‘Dreamgirls’: Keeps you hanging on | Arts & Appetite

By James Spangler | Jul 14, 2017
Courtesy of: Mark Kitaoka/Village Theatre Alexandria Henderson (Lorrell Robinson), Lauren Du Pree (Deena Jones), Joell Weil (Michelle Morris), and the cast of “Dreamgirls.”

Rating: 5 out of 5
Where: Everett Performing Arts Center, 2710 Wetmore Ave., Everett
When: Through July
Tickets $35-$70
Information: www.villagetheatre.org, 425-257-8600


It's a classic drama with desire, greed, ambition, love, betrayal, fear, hardship, pride and heartbreak.

“Dreamgirls,” the musical roughly chronicling the meteoric rise of Diana Ross and the Supremes, Berry Gordy Jr. and Motown, has all the elements of great drama, while serving as an inspiring metaphor for the struggle for inclusion and acceptance by African-Americans in the ’60s and ’70s.

Village Theatre and director Steve Tomkins have knocked this one out of the park. If you see one musical this year, let it be “Dreamgirls.” You won't be disappointed.

It's never easy to find fault with set design, lighting, sound, makeup, costuming or orchestration at Village Theatre. This production is no exception.

It all comes off as if by magic. The audience is treated to spectacular backdrops and dazzling costumes that take your breath away. The choreography is excellent – although not the showcase it’s been in recent productions like “Billy Elliot” and “Singin’ in the Rain.”

Where “Dreamgirls” is exceptional is in the acting and vocal performances of virtually the entire cast.

There are no weak links – each individual performance seems better than the last.

Dreamettes Lauren Du Pree, Alexandria Henderson and Angela Birchett are all exceptionally gifted vocalists who deliver stellar performances.

The character of James “Thunder” Early, performed by Nathaniel Tenenbaum, is roughly based from Smokey Robinson – although for me, it seemed more of a hybrid of Little Richard and James Brown.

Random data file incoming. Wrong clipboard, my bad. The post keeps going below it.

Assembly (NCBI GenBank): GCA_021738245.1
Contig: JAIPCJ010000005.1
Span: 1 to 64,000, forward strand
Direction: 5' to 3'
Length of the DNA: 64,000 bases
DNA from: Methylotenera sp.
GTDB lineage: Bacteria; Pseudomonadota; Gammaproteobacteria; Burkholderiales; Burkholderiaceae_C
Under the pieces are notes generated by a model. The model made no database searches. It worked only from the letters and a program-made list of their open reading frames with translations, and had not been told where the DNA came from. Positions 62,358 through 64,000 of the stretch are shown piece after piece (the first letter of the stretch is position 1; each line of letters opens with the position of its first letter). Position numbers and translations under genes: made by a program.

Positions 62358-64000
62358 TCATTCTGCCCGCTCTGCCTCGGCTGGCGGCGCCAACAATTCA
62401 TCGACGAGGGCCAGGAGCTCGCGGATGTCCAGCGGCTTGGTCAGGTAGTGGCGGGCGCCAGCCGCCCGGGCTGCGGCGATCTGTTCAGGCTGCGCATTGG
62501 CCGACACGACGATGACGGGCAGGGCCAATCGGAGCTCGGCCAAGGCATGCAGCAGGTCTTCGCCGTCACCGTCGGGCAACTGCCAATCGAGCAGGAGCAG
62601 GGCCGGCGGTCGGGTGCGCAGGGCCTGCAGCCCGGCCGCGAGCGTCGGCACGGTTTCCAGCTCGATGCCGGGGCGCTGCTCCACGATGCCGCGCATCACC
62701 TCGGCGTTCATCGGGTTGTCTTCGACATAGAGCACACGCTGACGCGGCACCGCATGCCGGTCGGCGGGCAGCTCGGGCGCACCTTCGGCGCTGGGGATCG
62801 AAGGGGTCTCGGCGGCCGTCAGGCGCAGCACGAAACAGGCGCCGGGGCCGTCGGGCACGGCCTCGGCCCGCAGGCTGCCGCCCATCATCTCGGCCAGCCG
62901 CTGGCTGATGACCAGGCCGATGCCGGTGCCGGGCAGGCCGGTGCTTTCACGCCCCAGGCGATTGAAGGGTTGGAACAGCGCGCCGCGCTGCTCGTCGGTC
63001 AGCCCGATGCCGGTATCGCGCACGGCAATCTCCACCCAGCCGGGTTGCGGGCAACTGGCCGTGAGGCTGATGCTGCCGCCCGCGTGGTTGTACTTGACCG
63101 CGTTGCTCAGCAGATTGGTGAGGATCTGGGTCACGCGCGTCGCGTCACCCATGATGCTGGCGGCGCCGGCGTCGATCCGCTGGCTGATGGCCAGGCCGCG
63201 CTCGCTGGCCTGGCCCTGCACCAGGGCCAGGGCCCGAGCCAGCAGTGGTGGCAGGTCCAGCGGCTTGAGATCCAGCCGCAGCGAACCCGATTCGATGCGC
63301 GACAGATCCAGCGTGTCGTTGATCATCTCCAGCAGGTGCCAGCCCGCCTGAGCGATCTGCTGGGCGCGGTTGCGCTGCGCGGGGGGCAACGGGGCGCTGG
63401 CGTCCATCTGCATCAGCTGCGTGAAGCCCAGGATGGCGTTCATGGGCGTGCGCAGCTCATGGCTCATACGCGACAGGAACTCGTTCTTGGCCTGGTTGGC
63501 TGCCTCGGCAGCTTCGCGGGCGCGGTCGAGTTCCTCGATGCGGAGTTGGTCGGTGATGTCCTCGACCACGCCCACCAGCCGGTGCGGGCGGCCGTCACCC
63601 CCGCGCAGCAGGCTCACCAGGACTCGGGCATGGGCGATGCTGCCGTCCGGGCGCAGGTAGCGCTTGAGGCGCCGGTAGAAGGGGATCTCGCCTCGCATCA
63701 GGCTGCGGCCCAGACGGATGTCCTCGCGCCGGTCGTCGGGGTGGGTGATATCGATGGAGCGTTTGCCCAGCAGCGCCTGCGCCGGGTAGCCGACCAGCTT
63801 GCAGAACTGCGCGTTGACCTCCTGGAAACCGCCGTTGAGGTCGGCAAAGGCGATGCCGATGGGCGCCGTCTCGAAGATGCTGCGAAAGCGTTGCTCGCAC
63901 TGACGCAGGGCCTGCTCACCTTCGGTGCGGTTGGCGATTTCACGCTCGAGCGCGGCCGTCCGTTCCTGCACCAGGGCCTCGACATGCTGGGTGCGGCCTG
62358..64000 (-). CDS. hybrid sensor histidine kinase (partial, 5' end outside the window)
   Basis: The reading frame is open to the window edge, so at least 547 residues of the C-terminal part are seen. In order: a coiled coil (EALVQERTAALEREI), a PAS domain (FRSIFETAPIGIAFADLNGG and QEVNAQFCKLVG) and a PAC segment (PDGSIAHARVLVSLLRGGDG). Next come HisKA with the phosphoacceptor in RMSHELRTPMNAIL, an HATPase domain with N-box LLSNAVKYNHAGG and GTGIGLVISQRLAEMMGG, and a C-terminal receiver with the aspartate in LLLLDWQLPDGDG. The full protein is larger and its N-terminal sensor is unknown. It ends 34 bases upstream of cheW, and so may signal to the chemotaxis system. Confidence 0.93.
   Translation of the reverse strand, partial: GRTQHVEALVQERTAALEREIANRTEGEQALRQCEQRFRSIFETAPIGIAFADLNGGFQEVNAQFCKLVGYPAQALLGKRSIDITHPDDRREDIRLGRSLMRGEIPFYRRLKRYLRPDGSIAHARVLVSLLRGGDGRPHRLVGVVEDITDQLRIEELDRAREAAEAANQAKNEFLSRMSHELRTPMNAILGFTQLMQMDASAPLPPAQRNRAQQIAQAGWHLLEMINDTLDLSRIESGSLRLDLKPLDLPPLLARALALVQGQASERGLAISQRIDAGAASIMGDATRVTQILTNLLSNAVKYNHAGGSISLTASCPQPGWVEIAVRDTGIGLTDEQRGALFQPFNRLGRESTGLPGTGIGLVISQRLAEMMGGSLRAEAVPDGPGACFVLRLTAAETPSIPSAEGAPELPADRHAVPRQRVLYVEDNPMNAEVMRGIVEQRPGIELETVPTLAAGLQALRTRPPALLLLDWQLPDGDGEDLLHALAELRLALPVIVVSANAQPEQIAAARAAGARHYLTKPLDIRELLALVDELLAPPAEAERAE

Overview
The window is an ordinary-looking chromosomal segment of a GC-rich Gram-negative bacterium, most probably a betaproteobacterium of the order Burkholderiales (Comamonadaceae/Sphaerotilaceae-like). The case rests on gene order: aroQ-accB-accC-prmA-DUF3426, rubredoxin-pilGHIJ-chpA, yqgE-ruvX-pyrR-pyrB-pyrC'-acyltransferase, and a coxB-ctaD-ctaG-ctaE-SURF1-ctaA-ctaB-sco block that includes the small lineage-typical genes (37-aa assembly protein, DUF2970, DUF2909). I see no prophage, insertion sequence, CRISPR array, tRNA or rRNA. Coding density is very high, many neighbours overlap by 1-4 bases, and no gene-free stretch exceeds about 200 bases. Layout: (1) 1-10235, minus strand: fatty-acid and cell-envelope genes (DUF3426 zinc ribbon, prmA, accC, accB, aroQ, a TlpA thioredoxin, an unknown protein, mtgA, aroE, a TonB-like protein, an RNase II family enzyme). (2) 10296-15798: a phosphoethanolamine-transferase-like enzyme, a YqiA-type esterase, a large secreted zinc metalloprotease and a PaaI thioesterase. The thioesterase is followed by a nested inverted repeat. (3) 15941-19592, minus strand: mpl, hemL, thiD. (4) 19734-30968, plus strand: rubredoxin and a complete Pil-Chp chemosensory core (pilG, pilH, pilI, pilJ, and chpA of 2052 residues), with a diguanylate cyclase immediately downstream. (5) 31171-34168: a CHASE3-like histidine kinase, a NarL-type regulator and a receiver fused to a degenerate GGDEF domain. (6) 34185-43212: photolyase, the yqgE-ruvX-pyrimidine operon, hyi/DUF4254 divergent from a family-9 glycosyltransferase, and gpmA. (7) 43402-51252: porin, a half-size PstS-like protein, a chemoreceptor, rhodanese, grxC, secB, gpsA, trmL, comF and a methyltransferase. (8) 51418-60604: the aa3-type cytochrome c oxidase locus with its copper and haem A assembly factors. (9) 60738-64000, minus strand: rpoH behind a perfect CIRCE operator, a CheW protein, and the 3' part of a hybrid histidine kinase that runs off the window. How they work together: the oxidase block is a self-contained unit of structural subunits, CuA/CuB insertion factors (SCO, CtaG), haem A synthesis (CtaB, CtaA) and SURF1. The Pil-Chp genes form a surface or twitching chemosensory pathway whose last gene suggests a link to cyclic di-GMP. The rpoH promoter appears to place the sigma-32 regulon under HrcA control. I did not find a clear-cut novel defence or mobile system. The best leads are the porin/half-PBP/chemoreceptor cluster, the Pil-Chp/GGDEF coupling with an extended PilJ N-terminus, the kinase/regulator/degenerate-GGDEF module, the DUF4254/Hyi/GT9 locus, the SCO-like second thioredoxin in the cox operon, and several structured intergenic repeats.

In a memorable performance, Tenenbaum manages to simultaneously parody and give homage to this style of showmanship and vocalization. Early is both hilarious and tragic. As Tenenbaum took his bows, the crowds’ applause rose in a way that appeared to surprise him.

He seemed a little embarrassed that he'd stolen the show.

Michael Bennett (“A Chorus Line”) created Dreamgirls in 1983, but the play has lost none of its relevance. The highly rated prime time soap opera “Empire” is cut from the same cloth, drawing upon America’s fascination for the African-American music industry, whether it be Motown or hip-hop.

How writers respond to the so-called fourth wall in drama has always fascinated me. It’s pretty rare to break the wall and invite the audience to participate, but Bennett does so by encouraging us to be his audience both in real time and as the play is unfolding 50 years earlier.

When James Early walks out onto the stage of the Ambassador Hotel in Miami, his eyes widen at the sight of a sea of white. No black performer had ever set foot on this stage. Early “tones down” the show a little – doing a great parody of a white performer.

An irony not lost on many of us opening night in Everett was that the sea of white has not changed much. Although Nielsen ratings show 17 percent of “Empire” viewers are African-American, nowhere near that number looked back upon James Early last Friday.

His eyes had almost as much reason to grow wide today as they did 50 years ago.


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